By: Jessica McCaughey
BJ’s Books was the kind of dusty, well-stocked used bookstore you’d expect to find on a quaint city street, urban but with a clean sidewalk and trees. Perhaps the shop would sit just down a half-flight of steps, underneath a café, small wrought-iron tables and chairs out front. But instead, BJ’s was in a strip mall next to Joe’s Pizza and just down the way from Brown’s Wood Stuff. Warrenton, Virginia, was the biggest town in the county, but it was not big. You could walk easily from the post office to the Horse Show Grounds. It was not uncommon—it is still not uncommon—to see rusted pickup trucks with Dixie stickers or even the occasional Confederate flag waving from an antenna. BJ’s didn’t quite belong, and Armistead Maupin’s Tales of the City books, taking up half of a dusty shelf in the back, belonged even less.
After school, in the hour before I had to clock in at the Video Depot, I’d park my ’87 Nissan Sentra, its turquoise pin stripe dated even then in 1996, and step into the shop. It smelled the same way every used bookstore smells, which is to say, extremely pleasant to a certain kind of person, moldy and off-putting for another. I’d squeeze past the unsteady towers of newly acquired books at the front—usually a mix of busty-covered romances and multiple copies of each volume in the Left Behind series—and make my way back to the Literature section. I did not come from a family of readers, and yet I wanted desperately to be a Well Read Person. At 50 cents a pop for classics and with relatively few friends in this new place my parents had moved me, this was not difficult. I chose mostly books I had heard of, but hadn’t encountered in school—books I thought I should be reading. I ploughed through reprints with ripped covers of Edith Wharton novels and The Grapes of Wrath and The Picture of Dorian Gray.
And so I don’t know what drew me to the Maupin books that first time. I hadn’t heard of them, and they didn’t strike me as “classic” or even necessarily important, but something made them appealing. I took the first one home on one of those winter nights in my junior year of high school when it was dark before six p.m. It was More Tales of the City, and so I began the series out of order, on book number two, but that only made the books more intriguing, that I was able to go back in time, view what felt then like a flashback of Mouse, younger and healthier, once I found the original novel, Tales of the City, a week later.
I read between classes in the red and white hallways of Fauquier High School, and I read when the video store emptied out in the late evenings, but mostly I read in my bed late at night, stretched out across ivy-printed sheets beneath a poster of Andre Agassi, Prince’s Diamonds and Pearls playing softly from an enormous boom box on floor in the corner. I imagined myself as Mary Ann Singleton, and I looked forward the day that I might take a vacation and realize, in a flutter, that my then-adult life was my own, and that I could decide over Irish coffees to simply stay in some brand new place, change everything for myself. I’d moved to Fauquier County at 14 from New Jersey, and I was lonely. I made friends after a year or two (weird ones, friends Maupin would have likely approved of), but the feeling—the hope—that I was somehow different from this town where I felt so stuck plagued me. But here was a whole book series about people who were different, and in desirable ways. I coveted Mona Ramsey’s bohemian clothes, and Anna Madrigal, the transgender landlady of Barbary Lane, became a strange kind of imaginary godmother. When she encouraged Mary Ann, I felt encouraged myself.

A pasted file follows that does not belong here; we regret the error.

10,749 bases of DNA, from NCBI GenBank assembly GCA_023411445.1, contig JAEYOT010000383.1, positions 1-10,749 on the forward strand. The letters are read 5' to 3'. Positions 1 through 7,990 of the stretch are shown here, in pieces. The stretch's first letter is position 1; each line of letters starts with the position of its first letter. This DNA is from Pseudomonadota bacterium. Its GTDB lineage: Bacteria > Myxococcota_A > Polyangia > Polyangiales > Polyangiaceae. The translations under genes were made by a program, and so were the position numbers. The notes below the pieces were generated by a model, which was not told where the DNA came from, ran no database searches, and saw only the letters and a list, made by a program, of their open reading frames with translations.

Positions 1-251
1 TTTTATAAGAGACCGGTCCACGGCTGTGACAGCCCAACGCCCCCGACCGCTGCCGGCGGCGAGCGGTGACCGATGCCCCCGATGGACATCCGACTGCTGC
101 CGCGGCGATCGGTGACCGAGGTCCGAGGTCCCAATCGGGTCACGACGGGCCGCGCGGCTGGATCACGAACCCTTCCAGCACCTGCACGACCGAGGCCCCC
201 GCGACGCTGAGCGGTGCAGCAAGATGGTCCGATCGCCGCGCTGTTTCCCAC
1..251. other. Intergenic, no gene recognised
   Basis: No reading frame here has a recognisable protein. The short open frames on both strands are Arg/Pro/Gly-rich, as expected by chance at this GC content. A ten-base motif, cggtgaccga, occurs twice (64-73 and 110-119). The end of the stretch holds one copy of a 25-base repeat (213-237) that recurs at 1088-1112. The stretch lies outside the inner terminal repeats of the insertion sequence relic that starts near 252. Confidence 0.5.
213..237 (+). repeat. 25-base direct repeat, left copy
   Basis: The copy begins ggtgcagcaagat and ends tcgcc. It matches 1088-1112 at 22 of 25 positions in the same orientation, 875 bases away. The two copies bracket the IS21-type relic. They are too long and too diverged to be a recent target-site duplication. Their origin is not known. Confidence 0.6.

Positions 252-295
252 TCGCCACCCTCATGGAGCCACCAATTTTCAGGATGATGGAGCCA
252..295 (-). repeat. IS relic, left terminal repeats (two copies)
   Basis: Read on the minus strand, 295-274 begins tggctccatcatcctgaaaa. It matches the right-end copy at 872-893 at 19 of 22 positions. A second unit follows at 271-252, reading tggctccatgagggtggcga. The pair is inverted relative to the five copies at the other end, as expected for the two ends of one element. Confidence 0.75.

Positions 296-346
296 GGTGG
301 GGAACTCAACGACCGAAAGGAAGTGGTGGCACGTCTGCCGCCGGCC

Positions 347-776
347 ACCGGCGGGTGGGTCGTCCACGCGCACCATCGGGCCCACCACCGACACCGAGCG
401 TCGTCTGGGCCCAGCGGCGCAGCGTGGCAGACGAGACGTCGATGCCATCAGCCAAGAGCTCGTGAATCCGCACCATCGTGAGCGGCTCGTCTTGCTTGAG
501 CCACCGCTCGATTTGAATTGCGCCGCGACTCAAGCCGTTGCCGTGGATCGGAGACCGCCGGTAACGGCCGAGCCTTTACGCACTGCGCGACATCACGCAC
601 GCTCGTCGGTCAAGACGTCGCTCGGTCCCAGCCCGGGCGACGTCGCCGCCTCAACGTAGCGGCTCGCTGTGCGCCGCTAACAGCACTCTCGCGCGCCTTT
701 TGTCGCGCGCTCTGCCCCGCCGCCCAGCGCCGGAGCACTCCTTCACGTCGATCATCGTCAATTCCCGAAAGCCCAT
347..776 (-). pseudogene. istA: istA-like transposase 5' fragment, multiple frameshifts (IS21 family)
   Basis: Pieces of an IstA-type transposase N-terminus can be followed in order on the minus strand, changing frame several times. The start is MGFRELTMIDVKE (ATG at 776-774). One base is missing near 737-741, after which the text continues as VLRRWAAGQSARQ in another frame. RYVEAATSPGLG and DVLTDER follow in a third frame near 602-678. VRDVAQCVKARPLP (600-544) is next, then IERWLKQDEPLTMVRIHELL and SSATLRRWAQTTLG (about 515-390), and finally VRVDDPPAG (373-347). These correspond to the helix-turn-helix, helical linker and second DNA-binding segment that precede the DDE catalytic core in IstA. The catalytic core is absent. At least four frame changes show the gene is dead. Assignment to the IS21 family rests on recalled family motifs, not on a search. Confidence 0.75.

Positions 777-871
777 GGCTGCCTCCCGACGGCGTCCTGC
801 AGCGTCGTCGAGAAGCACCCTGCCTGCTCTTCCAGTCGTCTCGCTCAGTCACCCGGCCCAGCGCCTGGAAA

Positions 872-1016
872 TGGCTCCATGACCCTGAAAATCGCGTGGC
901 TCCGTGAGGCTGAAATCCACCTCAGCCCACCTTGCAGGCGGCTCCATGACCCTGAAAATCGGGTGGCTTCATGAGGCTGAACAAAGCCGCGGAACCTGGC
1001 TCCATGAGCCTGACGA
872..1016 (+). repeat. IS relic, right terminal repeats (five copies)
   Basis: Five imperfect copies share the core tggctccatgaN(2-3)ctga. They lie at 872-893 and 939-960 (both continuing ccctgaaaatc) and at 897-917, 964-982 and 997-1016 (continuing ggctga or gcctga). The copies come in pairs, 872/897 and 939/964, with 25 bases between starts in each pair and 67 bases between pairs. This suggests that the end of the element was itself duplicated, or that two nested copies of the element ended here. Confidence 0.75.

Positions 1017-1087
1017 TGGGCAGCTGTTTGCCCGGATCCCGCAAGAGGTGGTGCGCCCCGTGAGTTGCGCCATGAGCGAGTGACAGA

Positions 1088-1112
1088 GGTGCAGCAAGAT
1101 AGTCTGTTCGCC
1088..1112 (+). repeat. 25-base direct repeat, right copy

And of course, like almost all of Maupin’s readers, I also began to feel differently about gay people. The depiction was so dissimilar from what I saw on TV or heard at my friend’s evangelical church, her father bellowing about sin and the destruction of family from the pulpit. I would, of course, like most people of my generation who ventured into one city or another, make gay friends as an adult, but in rural Virginia in the mid-1990s I knew no out gay people, although I did attend my senior prom with the most likely candidate. (He came out of me a few years into college.) We generally accept now that people tend to change their views once they meet or know someone in a marginalized or stereotyped group—the previously homophobic mother who begins campaigning for gay rights after her son comes out, or even the coworker who comes to believe in gay marriage because he “works with an awfully nice guy.” And while of course the characters in these books, Michael Tolliver and Jon Fielding and Mona Ramsey, were not real, they read as real, and they offered me that connection to a world and a perspective that wasn’t accessible in that small town without them.